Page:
As one of the smoggiest areas of the country considers its next steps for urban planning, the association says that officials in California’s San Joaquin Valley could save money—and lives—by focusing on development that encourages residents to walk more and drive less.
Fighting smoking. Preventing lung diseases. Promoting walkable neighborhoods?
If it sounds a little odd that the American Lung Association (ALA) suddenly has become interested in urban-planning issues in California’s San Joaquin Valley, don’t fret—there’s a smart, long-term strategy here.
See, the region, which includes the cities of Fresno and Bakersfield, has some of the worst air-quality problems in the country, and according to a new series of reports from the association, efforts to create more walkable community areas could help save hundreds of millions of dollars in health costs over the next two decades by cutting down on air pollution and promoting healthier lifestyles. In other words: Fewer cars, more walking and public transit.
The “Public Health Crossroads” reports—which focus on Kern [PDF], Fresno [PDF], and San Joaquin [PDF] counties—recommend that the state implements strategies recommended by the Sustainable Communities and Climate Protection Act (SB 375), a 2008 California law that set goals for cutting down on the level of greenhouse gas emissions from passenger vehicles. The counties are currently considering growth strategies, the Central Valley Business Times notes.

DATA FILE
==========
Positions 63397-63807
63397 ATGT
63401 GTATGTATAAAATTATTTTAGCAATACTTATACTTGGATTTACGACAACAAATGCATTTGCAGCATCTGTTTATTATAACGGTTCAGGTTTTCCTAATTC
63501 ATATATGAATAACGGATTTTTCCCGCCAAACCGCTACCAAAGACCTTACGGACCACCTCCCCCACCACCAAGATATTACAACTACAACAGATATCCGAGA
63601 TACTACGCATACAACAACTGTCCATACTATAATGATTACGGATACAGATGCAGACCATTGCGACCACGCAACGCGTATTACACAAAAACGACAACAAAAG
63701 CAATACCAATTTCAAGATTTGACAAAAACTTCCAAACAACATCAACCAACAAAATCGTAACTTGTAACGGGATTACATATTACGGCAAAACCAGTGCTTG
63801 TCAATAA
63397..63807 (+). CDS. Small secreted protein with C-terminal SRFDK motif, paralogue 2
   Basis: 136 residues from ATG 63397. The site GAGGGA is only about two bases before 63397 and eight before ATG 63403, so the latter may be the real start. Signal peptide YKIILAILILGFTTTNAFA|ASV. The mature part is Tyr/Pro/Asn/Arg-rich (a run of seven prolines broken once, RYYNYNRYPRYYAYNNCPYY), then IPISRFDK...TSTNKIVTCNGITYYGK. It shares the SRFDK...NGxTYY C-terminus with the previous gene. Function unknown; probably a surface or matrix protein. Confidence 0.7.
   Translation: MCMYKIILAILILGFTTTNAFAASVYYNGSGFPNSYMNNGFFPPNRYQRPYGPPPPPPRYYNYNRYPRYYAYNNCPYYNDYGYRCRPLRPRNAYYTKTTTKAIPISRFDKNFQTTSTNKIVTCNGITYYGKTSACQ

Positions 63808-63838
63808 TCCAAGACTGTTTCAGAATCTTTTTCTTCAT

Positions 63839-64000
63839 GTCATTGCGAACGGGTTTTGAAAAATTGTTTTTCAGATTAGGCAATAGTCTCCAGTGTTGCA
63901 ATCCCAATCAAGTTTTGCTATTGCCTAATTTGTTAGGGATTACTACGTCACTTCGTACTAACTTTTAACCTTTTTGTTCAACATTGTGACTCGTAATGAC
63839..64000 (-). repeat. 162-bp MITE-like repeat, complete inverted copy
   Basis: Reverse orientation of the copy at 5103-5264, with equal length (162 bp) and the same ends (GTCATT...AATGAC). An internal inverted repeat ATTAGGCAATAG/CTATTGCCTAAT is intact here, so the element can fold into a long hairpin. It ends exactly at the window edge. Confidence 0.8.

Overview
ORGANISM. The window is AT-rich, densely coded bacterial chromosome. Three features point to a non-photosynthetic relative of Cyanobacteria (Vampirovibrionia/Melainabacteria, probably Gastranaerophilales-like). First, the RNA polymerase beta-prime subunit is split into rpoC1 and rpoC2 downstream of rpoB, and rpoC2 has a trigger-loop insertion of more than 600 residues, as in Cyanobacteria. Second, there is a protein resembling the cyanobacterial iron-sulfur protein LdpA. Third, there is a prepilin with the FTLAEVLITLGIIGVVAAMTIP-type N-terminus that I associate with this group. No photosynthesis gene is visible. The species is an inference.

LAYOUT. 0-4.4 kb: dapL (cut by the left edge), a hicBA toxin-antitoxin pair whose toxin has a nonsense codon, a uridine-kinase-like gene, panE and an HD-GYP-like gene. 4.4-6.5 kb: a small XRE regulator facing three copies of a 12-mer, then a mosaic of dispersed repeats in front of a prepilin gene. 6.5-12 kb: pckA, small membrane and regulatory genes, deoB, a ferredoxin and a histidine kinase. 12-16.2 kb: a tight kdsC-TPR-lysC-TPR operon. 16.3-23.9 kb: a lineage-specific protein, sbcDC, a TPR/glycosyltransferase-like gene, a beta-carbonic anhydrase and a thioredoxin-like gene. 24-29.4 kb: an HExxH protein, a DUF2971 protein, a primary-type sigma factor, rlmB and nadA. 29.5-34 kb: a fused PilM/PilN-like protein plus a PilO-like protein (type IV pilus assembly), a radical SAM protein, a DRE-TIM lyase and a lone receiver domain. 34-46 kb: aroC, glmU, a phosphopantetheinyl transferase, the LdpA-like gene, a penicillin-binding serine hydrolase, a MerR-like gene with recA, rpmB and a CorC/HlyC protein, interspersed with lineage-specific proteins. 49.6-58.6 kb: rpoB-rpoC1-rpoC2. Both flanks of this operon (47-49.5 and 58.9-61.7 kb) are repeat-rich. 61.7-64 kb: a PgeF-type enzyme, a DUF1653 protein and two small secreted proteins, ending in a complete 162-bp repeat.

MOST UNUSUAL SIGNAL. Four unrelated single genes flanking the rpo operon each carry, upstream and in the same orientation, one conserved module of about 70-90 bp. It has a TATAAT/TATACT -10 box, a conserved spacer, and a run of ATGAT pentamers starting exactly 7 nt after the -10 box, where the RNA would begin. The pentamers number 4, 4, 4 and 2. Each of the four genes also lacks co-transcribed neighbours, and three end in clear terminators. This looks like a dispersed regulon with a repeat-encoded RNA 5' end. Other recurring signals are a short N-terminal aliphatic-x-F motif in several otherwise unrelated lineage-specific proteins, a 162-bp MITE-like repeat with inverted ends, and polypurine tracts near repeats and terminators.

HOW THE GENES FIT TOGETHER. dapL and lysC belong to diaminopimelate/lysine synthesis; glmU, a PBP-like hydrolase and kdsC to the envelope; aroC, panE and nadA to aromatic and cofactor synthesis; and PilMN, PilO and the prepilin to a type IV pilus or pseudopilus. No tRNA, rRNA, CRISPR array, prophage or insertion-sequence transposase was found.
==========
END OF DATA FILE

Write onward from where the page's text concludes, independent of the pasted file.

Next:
Among the benefits that ALA cites in its studies:
- A savings of at least $415 million in health-related costs by 2035 across the San Joaquin Valley
- A decrease of 2,490 lost work days between Kern, Fresno, and San Joaquin counties
- A drop in asthma attacks and other respiratory health impacts by 14,499 across the three counties.
Each of the ALA reports argues that the area’s leaders could threaten the future health of residents by keeping current, car-heavy urban-development trends in place.
“San Joaquin Valley leaders have a choice,” the reports state. “They can set a new course for healthier development, or follow the past trend of inefficient growth that will cement asthma-causing traffic pollution, obesity, diabetes, heart disease and other chronic illnesses into the fabric of our communities, and particularly into communities that can least afford it.”
As KERO-TV notes, at least some local developers are already on top of the issue, such as Bakersfield’s Woodbridge Pacific. And officials tell the Bakersfield Californian that they’ve already enacted some rules as a starting point, including a requirement that new developments must have sidewalks.
But the association’s goal is to underline that, ultimately, poor decisions now can cause big problems later.
“These are real impacts to families that will be affected by the choices that are being made today,” ALA Policy Manager Will Barrett told the Central Valley Business Times. “Choices are being made about the way their communities are being planned for the future.”